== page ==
It Causes Others To Stumble - Let's just say, for instance, that you have absolutely no problem with a believer celebrating Halloween. Let's say it doesn't bother you in the least to parade around in a devil's costume and observe this one annual day of evil. If it is no big deal for you, why should you even consider not observing it?

 

Concerning meat offered to idols, Paul said that if him eating meat made others stumble, he'd gladly give it up (1 Corinthians 8:13). In relation to the observance of Halloween, there are some in the church and in the world who take offense to your "dabbling in darkness." They can't understand the paradox. And so I, and the Apostle Paul, would encourage you to consider the seriousness of offending those around you and causing others to stumble. Jesus, Himself, said, "But whoever causes one of these little ones to stumble, it would be better for him if a millstone were hung around his neck, and he were thrown into the sea"24 (Mark 9:42). If we do something to cause someone else to stumble, we'll have to answer to God.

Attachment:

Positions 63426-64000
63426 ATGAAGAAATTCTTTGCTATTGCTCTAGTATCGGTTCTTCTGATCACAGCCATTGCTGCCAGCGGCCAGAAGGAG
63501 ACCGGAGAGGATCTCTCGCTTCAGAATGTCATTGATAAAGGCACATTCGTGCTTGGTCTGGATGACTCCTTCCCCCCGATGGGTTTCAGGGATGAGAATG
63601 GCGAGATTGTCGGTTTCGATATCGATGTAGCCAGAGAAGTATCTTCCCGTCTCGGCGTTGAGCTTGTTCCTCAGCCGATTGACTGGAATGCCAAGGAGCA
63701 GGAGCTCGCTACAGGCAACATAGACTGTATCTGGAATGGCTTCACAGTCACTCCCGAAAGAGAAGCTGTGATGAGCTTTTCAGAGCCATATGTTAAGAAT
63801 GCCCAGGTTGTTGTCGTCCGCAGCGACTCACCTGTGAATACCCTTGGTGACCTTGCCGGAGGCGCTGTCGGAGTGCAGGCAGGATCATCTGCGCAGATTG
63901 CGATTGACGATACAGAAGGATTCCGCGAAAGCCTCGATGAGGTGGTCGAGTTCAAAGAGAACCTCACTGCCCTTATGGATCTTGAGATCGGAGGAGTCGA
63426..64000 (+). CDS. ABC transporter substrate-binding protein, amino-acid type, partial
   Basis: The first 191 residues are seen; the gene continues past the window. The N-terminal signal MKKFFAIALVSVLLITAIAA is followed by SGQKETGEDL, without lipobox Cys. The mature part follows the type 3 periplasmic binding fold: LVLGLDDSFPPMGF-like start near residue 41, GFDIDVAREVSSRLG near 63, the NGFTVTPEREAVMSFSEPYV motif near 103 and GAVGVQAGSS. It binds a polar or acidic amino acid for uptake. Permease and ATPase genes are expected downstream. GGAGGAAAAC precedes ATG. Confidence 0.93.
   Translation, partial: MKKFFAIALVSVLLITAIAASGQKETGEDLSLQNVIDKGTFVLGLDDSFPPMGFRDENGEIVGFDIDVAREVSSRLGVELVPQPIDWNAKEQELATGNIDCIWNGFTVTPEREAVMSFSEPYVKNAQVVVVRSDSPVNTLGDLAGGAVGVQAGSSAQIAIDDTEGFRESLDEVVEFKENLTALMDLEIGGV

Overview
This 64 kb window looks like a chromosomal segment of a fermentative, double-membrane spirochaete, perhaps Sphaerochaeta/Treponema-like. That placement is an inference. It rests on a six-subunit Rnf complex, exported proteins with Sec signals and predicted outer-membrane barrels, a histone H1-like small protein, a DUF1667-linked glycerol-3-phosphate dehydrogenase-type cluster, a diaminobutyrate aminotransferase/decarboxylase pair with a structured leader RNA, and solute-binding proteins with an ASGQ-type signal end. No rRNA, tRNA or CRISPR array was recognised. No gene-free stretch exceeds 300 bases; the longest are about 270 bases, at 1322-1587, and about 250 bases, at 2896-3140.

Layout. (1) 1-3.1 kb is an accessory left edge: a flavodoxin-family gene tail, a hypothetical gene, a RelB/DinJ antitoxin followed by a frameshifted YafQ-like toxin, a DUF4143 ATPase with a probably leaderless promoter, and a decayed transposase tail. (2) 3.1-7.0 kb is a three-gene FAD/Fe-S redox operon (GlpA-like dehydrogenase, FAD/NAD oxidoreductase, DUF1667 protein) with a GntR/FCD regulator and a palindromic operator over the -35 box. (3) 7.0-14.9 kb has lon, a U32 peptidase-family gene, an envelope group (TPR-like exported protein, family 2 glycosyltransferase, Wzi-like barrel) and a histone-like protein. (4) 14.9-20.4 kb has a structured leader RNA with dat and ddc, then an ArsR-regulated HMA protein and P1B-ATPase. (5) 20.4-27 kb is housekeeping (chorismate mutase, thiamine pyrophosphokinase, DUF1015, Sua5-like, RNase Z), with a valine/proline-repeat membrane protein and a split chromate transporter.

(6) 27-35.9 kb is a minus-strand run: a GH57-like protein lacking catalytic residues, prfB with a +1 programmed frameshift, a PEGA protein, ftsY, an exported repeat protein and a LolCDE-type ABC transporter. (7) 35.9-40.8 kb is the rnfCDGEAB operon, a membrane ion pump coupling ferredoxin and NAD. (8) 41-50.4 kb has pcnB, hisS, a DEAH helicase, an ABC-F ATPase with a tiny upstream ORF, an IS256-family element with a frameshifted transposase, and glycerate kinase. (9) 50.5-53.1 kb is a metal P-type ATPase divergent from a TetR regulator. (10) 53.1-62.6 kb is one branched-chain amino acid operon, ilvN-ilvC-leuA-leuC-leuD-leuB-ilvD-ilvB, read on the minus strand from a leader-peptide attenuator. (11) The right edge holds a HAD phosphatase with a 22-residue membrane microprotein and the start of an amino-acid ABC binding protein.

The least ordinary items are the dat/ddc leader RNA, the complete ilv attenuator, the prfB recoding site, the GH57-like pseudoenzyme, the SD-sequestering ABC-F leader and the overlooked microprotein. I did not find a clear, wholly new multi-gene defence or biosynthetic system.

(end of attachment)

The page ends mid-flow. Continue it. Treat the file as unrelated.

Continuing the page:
III. What Are My Options?

 

The trick about Halloween is that Satan is hoping to trick you into thinking it's just harmless child's play. It all starts so innocently, but remember, just as God has a plan for your life, Satan has a counter-plan. Even the Bible tells us his goal is to destroy your life (1 Peter 5:8). He wants you to get in over your head so that he can destroy you. Look what he did to Samson. Consider what he did to King Saul. And what about David? Satan told him that there was no harm in looking lustfully at Bathsheba, and yet we all know the terrible, destructive outcome of listening to that lie.